Want to find out more about how we provide our clients with well-rounded fall prevention/balance-training programming?

Click below to download our whitepaper.

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Topics: physical therapy balance senior fitness senior living community fall prevention group fitness quality of life

Why Hiring the Right Trainer for Your Senior Fitness Program Is Vital

Let’s face it, personal trainers are pretty ubiquitous these days, and it’s easy to understand why. The industry doesn’t have licensure (yet), and there are a lot of inexpensive and easy-to-obtain “personal trainer” certifications available that allow fitness enthusiasts with little knowledge about how the body works to earn a distinction as a personal trainer.

The scary truth about hiring a personal trainer for your senior living community is that the typical consumer doesn’t necessarily know what to look for in a qualified fitness professional. Unfortunately, the I-paid-them-and-they-certified-me individual looks equally competent alongside the individual who has a bachelor’s degree in exercise science and who has earned and painstakingly maintains an industry gold-standard certification.

While hiring an exercise professional for your senior living community fitness program is a very buyer-beware proposition, the rewards for making the right staffing choice can be great.

The right fitness professional is a major benefit to the residents.

MMFC1.jpgThis is really what it’s all about, right? You want a passionate, capable, competent, self-starter running the exercise program in the community. You need someone who will

  • Coordinate the group exercise program (the fitness specialist should be teaching at least some of the classes).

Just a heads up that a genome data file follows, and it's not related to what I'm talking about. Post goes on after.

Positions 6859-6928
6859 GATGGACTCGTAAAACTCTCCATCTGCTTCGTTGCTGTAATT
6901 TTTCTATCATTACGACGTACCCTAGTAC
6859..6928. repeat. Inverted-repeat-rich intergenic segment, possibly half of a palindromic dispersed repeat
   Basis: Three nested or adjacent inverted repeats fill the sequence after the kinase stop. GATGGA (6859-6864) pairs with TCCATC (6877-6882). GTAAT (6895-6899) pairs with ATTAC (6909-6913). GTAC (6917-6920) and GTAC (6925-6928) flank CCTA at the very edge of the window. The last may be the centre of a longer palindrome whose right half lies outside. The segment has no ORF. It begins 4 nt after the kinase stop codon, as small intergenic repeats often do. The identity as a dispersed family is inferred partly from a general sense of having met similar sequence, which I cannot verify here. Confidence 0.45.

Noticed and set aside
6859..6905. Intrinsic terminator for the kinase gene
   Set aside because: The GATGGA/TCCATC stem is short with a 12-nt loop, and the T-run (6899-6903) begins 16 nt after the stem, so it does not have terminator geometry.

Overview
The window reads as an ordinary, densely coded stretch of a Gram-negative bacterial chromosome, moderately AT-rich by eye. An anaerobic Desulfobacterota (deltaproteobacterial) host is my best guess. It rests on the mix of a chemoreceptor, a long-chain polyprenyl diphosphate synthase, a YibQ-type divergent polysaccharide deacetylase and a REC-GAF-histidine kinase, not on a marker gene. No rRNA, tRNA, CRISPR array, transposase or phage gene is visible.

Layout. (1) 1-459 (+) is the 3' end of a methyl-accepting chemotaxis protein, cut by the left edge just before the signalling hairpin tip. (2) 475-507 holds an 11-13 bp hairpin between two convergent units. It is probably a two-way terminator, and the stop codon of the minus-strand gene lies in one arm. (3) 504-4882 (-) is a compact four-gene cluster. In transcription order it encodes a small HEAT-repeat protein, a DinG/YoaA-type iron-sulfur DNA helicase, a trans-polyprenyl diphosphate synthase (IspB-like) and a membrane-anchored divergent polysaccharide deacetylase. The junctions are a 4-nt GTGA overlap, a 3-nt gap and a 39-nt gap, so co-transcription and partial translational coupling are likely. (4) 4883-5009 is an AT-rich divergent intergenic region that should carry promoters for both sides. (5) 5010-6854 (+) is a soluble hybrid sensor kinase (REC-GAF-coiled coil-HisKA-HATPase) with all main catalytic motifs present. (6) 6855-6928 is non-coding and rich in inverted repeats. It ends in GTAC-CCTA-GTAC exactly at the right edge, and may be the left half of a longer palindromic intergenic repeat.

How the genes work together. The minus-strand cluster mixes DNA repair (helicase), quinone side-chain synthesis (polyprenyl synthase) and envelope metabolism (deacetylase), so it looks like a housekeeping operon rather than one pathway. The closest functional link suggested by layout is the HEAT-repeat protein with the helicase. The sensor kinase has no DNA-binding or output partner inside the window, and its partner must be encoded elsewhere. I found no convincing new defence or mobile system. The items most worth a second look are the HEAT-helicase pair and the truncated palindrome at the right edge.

• Initiate and execute on health-related programming both in the fitness area as well as in partnership with other departments in the community.
  • Promote and provide important services like exercise prescriptions (writing individual exercise programs for residents) and senior fitness testing, as well as follow up with residents to offer updated exercise programs and repeat testing as appropriate.
  • Track participation by individuals and reach out to nonactive residents to invite them into programs.
  • Manage the fitness space, including ensuring amenities are well stocked and equipment is in good working order.
  • If your personal trainer isn’t doing these things for you, it’s worth spending some time to re-envision what’s possible in your exercise program. Your residents deserve regular access to diverse classes that respect and challenge them physically. They will participate more if a fitness professional is available to customize exercise plans for them and to help them evaluate their progress along the way. And having a point person who is tracking the participation data and is constantly innovating will draw in more residents who wouldn’t engage without a personal invitation.